The full federal appeals court in Chicago upheld the manufacturer's policy in a 7 to 4 ruling that prompted vigorous dissents from two of the most conservative members of that court, Judges Frank H. Easterbrook and Richard A. Posner.
The union says the policy constitutes discrimination on the basis of sex, made illegal by the 1964 Civil Rights Act unless the company can demonstrate that sex is a "bona fide occupational qualification" (BFOQ).
Because a woman's capability to bear children has nothing to do with her ability to make batteries, infertility can never be a bona fide occupational qualification, the union argues. The union also notes that both men and women can develop reproductive damage from lead exposure.
The company, on the other hand, asserts that it has a responsibility to the children of workers to protect them from known workplace hazards.
The Bush administration entered the case on the side of the union, but says it is possible for a BFOQ defense to be used to justify a gender-based fetal protection policy. In this case, however, the administration says the court failed to consider evidence of possible harm to offspring from the exposure of male employees.
The abortion counseling case, Rust v. Sullivan, involves federal regulations adopted in 1988 prohibiting about 3,900 family planning clinics that receive federal funding from providing patients with any information about abortion, even on request.
The federal appeals court in New York upheld the regulations; two other appeals courts have struck them down.
Doctors and family planning organizations challenging the regulations, along with New York City and New York state, argue that they violate the free speech rights of clinic staff and patients because they discriminate on the basis of viewpoint, and that they violate due process by interfering with the doctor-patient relationship.
Defending the regulations, the Bush administration says the court has repeatedly stated that the government has no obligation to subsidize abortion. Refusal to pay for abortion counseling is similarly not a "government-created obstacle" to abortion, the administration says. It argues that it does not violate the First Amendment to require those who voluntarily accept federal funds to comply with the conditions of the grant.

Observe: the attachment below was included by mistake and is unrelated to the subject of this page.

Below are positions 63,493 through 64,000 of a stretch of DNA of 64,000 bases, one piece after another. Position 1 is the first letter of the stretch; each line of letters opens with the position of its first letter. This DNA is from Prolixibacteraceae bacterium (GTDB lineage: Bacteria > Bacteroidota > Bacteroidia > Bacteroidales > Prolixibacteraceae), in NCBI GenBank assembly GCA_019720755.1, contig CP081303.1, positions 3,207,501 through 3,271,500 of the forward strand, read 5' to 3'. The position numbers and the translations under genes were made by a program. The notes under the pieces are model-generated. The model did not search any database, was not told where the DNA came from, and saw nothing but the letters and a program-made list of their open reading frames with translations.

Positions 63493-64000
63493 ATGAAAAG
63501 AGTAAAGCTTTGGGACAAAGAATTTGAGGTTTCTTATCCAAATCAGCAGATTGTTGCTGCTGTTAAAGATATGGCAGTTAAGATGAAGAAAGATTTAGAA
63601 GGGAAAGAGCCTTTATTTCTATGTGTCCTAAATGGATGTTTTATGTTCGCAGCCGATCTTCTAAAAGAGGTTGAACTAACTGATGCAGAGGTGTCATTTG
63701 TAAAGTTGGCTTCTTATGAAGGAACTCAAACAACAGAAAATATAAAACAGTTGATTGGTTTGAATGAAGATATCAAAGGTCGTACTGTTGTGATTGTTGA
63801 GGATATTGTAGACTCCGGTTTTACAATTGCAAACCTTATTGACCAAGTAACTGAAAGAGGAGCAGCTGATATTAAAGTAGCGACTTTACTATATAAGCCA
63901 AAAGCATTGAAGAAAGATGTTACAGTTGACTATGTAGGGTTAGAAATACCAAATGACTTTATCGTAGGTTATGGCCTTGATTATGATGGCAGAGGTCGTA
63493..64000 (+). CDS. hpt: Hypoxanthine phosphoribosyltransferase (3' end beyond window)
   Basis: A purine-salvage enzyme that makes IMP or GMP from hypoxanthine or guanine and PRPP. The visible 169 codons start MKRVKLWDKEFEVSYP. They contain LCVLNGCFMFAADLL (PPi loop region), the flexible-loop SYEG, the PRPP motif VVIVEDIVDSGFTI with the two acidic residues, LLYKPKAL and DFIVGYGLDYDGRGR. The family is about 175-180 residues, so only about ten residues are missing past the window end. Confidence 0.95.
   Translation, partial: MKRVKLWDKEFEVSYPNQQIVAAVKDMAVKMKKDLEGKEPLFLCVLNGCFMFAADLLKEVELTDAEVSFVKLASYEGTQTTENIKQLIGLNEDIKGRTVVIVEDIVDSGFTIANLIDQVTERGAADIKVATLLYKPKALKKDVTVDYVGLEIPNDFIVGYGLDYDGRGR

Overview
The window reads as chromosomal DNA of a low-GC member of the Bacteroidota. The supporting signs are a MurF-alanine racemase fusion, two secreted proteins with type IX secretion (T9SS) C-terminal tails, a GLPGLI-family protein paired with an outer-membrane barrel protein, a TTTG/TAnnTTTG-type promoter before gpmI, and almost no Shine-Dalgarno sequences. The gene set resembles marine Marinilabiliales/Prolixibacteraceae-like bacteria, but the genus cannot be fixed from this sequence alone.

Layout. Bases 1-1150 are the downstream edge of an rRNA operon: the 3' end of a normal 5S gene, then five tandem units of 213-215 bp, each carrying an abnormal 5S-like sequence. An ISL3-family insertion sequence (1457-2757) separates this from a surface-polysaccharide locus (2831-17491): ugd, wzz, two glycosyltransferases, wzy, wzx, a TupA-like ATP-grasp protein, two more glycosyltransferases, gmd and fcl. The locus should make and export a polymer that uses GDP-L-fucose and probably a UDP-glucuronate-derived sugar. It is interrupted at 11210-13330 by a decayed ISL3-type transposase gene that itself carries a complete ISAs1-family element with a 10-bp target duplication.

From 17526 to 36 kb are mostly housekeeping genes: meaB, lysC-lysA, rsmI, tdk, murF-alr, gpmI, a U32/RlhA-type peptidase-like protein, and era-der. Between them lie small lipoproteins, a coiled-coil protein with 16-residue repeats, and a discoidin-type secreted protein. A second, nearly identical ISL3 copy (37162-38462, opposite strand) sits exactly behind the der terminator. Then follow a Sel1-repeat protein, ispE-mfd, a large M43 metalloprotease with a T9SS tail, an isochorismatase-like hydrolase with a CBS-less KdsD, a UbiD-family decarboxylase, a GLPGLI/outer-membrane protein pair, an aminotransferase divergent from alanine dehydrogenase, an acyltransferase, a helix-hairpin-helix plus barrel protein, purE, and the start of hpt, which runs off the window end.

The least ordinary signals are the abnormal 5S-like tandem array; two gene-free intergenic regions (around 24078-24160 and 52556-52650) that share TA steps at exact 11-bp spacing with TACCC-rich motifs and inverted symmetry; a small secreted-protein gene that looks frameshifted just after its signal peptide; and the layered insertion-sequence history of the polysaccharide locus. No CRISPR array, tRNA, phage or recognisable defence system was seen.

The school desegregation case, Board of Education of Oklahoma City Schools v. Dowell, stems from the school board's 1984 decision to end 13 years of court-ordered busing and return to a neighborhood schools plan for grades one through four. That resulted in the creation of 10 virtually all-black elementary schools out of 58, with 40 percent of black children in those grades attending single-race schools in Oklahoma City, where schools were segregated by law until 1954.
The school board, seeking to overturn an appeals court ruling against the return to neighborhood schools, argued that it has eliminated the effects of past discrimination and should be freed from court control. The Bush administration agrees, but says the case should be sent back to determine whether the district truly has eradicated the vestiges of previous discrimination.
Civil rights groups argue that permitting Oklahoma City to return to segregated schools after 13 years of busing would undermine the promise of Brown v. Board of Education. They say the school board should be under a continuing obligation to maintain an integrated system.
The court also will decide:
Whether it is unconstitutional to sentence first-time drug offenders to life imprisonment without possibility of parole. (Michigan v. Harmelin.)
Whether a public employee union may require non-members to contribute money for lobbying, election campaigning and public relations activities. (Lehnert v. Ferris Faculty Association.)
Whether white defendants may challenge prosecutors' peremptory challenges to keep blacks off juries. (Powers v. Ohio.)
Whether the federal pension law bars workers from suing in state court on claims that they were fired in order to deprive them of pension benefits. (Ingersoll-Rand Co. v. McClendon.)
Whether federal regulators may be sued for their alleged negligence in supervising a failing savings and loan association. The government argues that imposing liability "would inhibit vigorous decision-making by federal officials at a time of acknowledged crisis." (U.S. v. Gaubert.)